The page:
- Use apps like https://resist.bot/ and https://www.countable.us/ to stay in touch, by sending them emails on issues that are important to you.
- If you really need their help on something, call their office and ask if you can make an appointment. If they are in Congress, remember that they split their time with being local and in DC, so it might be some time before you can get an appointment. Remember that whether you like your rep or not, their aides are government workers. Be kind to them, and remember they are just doing their job.
- This should be number 1, but it comes after you do 1-3.
- Go with friends, volunteer to help elderly get to the polls, encourage fellow citizens to remember to vote.
- Support every citizen’s inalienable right to vote. Fight any voter suppression in your state. Every vote should count, and every vote should count equal to every other vote.
5. Rinse and Repeat, All Year, Every Year
I’m actually excited about the 2020 Democratic candidates (most of them). I think debate is good and challenging each other to be better is good. I think hearing different ideas is good. I think diverse plans and people, are good.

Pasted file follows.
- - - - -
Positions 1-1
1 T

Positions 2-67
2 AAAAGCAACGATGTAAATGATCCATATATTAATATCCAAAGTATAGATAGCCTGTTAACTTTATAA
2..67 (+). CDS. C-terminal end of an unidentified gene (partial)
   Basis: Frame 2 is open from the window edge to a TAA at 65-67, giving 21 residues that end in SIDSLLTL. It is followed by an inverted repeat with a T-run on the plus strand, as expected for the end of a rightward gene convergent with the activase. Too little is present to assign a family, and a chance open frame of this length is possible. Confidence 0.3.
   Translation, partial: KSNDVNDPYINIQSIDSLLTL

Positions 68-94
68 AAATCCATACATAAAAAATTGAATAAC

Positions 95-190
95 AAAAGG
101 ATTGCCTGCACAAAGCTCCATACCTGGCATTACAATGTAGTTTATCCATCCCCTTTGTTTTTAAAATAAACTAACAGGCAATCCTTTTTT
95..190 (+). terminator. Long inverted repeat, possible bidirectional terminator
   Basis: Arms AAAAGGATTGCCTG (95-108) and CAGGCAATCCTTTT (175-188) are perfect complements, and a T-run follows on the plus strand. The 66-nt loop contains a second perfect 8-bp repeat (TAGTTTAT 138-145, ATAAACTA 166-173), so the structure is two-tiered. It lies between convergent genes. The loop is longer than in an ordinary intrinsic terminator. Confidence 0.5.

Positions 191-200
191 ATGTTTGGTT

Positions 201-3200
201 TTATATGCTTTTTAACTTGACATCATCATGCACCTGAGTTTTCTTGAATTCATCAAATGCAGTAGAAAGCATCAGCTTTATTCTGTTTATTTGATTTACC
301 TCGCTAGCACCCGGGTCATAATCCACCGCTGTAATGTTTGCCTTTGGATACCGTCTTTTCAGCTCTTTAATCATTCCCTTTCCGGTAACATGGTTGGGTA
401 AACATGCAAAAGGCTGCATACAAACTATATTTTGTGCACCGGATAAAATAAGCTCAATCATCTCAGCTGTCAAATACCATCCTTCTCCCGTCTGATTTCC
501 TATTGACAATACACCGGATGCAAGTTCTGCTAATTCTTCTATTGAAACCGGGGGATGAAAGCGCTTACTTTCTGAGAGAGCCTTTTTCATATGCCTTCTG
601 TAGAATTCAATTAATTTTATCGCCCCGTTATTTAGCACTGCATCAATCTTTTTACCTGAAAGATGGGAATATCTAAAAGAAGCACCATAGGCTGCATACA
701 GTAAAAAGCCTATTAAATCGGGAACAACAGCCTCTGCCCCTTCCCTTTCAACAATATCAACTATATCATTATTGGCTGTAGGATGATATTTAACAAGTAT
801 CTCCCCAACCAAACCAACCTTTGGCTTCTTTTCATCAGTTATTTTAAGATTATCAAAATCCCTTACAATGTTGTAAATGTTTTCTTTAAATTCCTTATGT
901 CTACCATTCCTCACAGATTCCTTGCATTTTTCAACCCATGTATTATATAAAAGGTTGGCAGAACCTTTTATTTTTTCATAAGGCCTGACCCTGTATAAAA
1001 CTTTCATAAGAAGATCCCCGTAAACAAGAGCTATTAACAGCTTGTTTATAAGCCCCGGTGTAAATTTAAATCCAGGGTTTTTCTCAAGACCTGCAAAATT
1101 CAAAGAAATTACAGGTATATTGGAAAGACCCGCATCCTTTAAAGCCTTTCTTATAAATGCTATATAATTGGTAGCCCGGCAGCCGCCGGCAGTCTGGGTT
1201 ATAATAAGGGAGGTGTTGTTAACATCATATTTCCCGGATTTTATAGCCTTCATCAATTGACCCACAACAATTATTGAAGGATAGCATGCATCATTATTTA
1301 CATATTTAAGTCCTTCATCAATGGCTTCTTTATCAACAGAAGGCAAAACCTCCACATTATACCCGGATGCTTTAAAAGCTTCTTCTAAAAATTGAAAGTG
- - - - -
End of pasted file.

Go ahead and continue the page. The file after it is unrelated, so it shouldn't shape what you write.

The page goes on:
I still want us to focus on the election at hand, and right now, that is the 2019 local election. The wins we have, in 2019, will build local coalitions across this country, for the 2020 election. Every year, we end up stronger or weaker, by the outcome of the previous year’s election. This is true for each political party, and it’s true for the country.
I think our country will deliver on the promise of our democracy, when we can consistently get real turnout. I want to say 100% but I know people will call me naïve and a dreamer. If I say 90% some will say that is still too high to expect, but I think it’s necessary. Let’s at least try to improve on the last election at the same level. If 30% is the best we do for local elections, let’s shoot for 40% this year. Is that a lot? I would argue it’s not, but I also want 100%. Let’s say it would be a huge improvement.
I commit to getting out the vote this year, and encouraging better voter turnout, even though is a local election year. I hope you will too. At least commit to the basics of civic duty, if you agree with me. Be registered, know your state’s election laws, know the candidates, and vote.
Then maybe we can fix some of these damn pot holes, literally and proverbially.